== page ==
Rudy Gay's stint in Toronto has come to an unceremonious close. Less than a year after being acquired by the Raptors, Gay served as the centerpiece of a seven-player trade between Toronto and Sacramento, as first reported by Yahoo! Sports. The Raptors will also ship out Aaron Gray and Quincy Acy in the transaction while the Kings, in exchange, will part with Greivis Vasquez, Patrick Patterson, John Salmons and Chuck Hayes. The trade was made official on Monday, with Toronto waiving D.J. Augustin in order to clear out the necessary room on its roster.
The acquisition of Gay back in January was less a play for the Raptors than it was for former GM Bryan Colangelo, who aimed to make a splashy move in an attempt to save his job. That particular trade didn't do the job; Maple Leaf Sports and Entertainment (MLSE) assigned Colangelo elsewhere within the organization before he ultimately resigned, and the post of general manager was later filled by the razor-sharp Masai Ujiri. The decision to hire Ujiri -- a more analytical decision maker with a better understanding of how to navigate the salary cap -- all but telegraphed the Raptors' interest in moving Gay, though the sheer amount of salary loaded on Gay's contract ($17.9 million this season, $19.3 million on a player option next season) served as prohibitive factor.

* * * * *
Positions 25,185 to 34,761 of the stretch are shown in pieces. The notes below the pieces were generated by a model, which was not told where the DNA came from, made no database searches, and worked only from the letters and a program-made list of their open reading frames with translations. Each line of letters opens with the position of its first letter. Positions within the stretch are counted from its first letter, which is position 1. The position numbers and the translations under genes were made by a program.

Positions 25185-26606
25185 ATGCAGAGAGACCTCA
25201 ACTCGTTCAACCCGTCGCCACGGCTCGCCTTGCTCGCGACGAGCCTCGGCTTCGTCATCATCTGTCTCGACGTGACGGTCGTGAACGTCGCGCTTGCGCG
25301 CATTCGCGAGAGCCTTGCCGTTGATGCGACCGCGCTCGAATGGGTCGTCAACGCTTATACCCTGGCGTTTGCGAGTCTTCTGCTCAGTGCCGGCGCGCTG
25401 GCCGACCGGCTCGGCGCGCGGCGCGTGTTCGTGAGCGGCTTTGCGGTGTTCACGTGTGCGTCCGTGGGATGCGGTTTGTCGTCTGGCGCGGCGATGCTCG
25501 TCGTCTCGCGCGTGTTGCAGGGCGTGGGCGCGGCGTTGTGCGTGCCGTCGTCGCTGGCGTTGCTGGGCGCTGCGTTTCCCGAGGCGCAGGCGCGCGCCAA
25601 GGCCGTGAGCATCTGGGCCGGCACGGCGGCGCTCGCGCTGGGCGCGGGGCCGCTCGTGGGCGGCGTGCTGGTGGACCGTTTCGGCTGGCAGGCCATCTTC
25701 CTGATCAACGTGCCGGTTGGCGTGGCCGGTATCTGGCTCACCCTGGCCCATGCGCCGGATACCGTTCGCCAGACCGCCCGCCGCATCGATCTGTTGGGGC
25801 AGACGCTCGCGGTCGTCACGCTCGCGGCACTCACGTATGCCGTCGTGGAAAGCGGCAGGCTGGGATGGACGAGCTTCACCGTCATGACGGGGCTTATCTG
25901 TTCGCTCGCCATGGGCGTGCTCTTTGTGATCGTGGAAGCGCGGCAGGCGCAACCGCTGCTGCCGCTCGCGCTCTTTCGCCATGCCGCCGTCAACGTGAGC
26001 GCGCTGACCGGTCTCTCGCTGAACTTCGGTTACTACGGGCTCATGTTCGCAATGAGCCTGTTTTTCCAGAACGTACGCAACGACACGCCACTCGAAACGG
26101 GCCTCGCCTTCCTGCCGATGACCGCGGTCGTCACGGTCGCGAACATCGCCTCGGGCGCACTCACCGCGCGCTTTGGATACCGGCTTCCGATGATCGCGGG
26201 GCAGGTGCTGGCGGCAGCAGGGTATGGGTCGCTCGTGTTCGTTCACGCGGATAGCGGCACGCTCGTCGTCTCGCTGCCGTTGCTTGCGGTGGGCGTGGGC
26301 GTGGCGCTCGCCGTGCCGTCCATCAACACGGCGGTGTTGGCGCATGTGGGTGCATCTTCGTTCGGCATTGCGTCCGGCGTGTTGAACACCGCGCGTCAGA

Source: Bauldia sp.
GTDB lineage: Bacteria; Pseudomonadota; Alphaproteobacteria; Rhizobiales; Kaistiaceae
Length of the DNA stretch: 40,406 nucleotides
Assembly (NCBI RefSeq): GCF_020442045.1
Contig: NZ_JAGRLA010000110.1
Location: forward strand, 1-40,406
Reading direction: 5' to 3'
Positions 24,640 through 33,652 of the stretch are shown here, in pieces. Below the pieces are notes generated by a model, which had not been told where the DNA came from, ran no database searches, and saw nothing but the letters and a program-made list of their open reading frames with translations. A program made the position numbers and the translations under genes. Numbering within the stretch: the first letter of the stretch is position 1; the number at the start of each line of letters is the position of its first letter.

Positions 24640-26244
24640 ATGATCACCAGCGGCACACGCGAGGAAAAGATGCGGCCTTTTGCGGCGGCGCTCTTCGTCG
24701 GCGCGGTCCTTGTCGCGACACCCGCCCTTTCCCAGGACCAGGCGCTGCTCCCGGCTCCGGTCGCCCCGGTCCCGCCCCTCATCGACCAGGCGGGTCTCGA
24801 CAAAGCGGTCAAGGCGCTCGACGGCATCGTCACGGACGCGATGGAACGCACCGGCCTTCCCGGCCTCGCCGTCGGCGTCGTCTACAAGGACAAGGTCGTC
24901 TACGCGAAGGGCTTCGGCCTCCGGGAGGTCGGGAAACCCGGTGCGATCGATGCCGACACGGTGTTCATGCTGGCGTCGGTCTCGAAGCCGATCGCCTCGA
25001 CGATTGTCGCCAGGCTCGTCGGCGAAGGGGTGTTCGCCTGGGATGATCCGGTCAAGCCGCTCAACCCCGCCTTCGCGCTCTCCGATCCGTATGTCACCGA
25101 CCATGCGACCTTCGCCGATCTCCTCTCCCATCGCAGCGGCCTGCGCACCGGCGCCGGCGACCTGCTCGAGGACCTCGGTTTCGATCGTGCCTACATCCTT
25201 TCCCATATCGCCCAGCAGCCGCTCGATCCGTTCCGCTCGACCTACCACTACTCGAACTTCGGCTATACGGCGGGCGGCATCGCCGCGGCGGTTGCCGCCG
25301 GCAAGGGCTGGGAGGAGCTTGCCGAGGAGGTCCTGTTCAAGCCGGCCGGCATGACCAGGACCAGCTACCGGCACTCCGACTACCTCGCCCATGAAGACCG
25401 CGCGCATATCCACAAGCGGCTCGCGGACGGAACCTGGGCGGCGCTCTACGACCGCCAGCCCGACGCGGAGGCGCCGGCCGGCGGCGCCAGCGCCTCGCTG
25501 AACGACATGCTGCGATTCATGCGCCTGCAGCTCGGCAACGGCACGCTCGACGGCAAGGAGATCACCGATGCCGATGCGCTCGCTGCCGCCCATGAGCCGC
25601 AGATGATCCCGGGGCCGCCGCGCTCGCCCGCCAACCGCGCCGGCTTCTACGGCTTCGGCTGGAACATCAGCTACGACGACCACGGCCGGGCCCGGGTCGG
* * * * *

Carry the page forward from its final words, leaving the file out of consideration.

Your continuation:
That apparently wasn't as much of an issue for the Kings, who are also under new management (and ownership) this season. Sacramento reportedly sees Gay as an option at either forward position, fit for rotation between the two spots along with the recently acquired Derrick Williams. In trading away Vasquez as well, Sacramento has cleared a path for 24-year-old point guard Isaiah Thomas to assume the majority of the minutes at the position.